Wednesday, March 15, 2017

Struggling readers

Lori Jamison Rog's book, Struggling Readers: Why Band-aids Don't Stick and Worksheets Don't Work, is an easy to read text full of ideas and worksheet masters designed to help teachers in grades 3-9 help provide reading instruction to our struggling readers. Yes, it is a little ironic that her title slams worksheets and yet she has several throughout. The difference is that they are not the typical reading worksheet highlighting a phonics skill, asking students to find the main idea or identify three details from the reading. Her worksheets are more along the lines of graphic organizers- systems that help students identify and organize their thinking. Graphic organizers are highly recommended for all manner of instruction, especially for students with learning disabilities or who are learning to speak English. They include items such as an Analyzing a graphic novel page in which students are asked to identify the settings, sounds, emotions, movement and speech of the sections and then think about what each means; a vocabulary square, a modification of a Frayer model, in which student look at a word and identify both a personal connection to the word and a visual; and a text features checklist. Yes, they are all worksheets, but one must remember that all worksheets are not the same.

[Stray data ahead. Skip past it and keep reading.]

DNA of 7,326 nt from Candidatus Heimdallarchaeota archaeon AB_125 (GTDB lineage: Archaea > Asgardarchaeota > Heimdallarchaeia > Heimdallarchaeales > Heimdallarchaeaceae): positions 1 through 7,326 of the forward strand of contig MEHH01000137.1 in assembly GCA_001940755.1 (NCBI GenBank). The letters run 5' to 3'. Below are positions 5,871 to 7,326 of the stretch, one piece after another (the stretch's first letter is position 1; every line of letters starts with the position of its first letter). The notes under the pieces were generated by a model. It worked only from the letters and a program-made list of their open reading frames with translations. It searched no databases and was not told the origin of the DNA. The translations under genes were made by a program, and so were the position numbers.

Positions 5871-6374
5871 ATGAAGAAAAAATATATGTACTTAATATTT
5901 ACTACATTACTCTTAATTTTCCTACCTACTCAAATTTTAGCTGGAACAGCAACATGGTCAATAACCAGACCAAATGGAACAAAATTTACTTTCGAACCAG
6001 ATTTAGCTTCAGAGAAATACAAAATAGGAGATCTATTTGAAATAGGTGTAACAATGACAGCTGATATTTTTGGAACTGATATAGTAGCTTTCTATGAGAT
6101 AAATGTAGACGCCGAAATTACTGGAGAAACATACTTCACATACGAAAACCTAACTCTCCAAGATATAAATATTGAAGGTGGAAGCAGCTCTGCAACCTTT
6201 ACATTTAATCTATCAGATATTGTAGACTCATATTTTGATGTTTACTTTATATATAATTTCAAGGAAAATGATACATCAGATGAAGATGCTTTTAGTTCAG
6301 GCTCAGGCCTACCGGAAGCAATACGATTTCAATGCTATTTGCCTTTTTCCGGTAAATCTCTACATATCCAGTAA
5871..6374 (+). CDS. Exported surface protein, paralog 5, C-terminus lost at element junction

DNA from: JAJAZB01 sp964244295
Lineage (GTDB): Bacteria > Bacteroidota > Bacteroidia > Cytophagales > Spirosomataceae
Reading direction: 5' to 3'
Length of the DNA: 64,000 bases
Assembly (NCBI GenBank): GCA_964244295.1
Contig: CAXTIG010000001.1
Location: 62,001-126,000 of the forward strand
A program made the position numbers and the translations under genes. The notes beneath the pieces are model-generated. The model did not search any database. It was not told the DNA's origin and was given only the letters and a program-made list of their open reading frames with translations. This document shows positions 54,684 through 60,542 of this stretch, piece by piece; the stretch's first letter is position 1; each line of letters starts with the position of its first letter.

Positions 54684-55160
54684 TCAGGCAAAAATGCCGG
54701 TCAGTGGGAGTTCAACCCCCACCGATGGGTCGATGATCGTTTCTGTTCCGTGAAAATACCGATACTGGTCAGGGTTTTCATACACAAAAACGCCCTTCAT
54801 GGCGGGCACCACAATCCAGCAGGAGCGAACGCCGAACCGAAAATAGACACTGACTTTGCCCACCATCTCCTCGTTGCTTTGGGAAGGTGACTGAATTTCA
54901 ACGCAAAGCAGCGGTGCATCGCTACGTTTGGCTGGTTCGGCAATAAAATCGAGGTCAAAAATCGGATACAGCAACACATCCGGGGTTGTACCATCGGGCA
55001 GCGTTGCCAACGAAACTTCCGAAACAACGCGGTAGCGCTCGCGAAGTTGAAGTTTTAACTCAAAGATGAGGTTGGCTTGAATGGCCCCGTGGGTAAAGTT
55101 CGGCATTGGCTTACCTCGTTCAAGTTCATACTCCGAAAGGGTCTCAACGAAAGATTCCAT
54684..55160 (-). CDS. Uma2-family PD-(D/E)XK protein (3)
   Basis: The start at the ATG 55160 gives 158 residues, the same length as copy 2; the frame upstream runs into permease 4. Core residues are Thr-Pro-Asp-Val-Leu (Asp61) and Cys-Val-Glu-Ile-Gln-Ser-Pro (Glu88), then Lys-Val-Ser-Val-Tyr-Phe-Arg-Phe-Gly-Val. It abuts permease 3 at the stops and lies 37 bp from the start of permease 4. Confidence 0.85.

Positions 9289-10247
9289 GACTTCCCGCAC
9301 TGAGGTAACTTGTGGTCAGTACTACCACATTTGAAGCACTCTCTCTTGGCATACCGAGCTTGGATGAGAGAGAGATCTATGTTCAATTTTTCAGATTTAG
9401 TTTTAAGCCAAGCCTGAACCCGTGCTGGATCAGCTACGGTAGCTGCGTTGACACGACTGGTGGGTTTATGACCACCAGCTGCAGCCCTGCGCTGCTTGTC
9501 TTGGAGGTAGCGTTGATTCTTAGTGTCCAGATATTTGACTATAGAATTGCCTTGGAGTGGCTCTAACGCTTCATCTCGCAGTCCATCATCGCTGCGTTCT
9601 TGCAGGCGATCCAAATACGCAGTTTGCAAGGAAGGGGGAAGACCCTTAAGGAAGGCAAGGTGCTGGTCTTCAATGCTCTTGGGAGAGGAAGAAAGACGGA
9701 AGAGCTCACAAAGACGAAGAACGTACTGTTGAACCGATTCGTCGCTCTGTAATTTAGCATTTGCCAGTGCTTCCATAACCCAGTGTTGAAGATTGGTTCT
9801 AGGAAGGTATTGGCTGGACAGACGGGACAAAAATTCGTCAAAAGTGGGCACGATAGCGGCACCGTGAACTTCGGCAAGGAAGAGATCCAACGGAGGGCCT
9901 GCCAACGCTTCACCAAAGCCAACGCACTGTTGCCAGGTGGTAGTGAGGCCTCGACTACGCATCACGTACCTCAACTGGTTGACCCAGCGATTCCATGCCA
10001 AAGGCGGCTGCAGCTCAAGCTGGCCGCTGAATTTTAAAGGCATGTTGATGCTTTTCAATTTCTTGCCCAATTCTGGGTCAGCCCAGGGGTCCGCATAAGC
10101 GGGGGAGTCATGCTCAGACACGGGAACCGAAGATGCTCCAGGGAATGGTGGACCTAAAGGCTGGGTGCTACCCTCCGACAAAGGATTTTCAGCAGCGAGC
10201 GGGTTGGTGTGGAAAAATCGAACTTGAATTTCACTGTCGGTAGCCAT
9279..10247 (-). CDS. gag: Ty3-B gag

Rog comments that dysfluent readers rarely result from a lack of phonics information (p. 92). That being said, approximately 10% of secondary struggling readers need phonics instruction. Do not discard phonics instruction entirely. Identify the strengths and weaknesses of the student and provide instruction where instruction is needed. If a student has good phonetic skills except does not know how to pronounce words with a final v sound- teach it, but that skill alone. Just do not throw a barrage of phonics worksheets at the student. Unfortunately many of the reading interventions we use do not actually address the specific problem of the particular student, but rather the imagined weaknesses of a student. When a student is making huge progress under Wilson reading BECAUSE they have a phonics weakness, they should not be moved to a comprehension intervention like READ 180 or LLI as they move to a new building or grade level. Inversely, a child who is struggling with comprehension should not be put into a phonics program like Wilson merely because they are a struggling reader. RTI approaches are supposed to be targeted interventions that meet the individual student's needs and are complementary to classroom instruction. As students get older, reading instruction switches to more comprehension focus, but if underlying foundations of phonics are not present, the student will not be successful. Further, if a weak vocabulary is found to be present, as it often is in students that struggle with reading, high-quality, evidence-based vocabulary instruction needs to be a component of the intervention.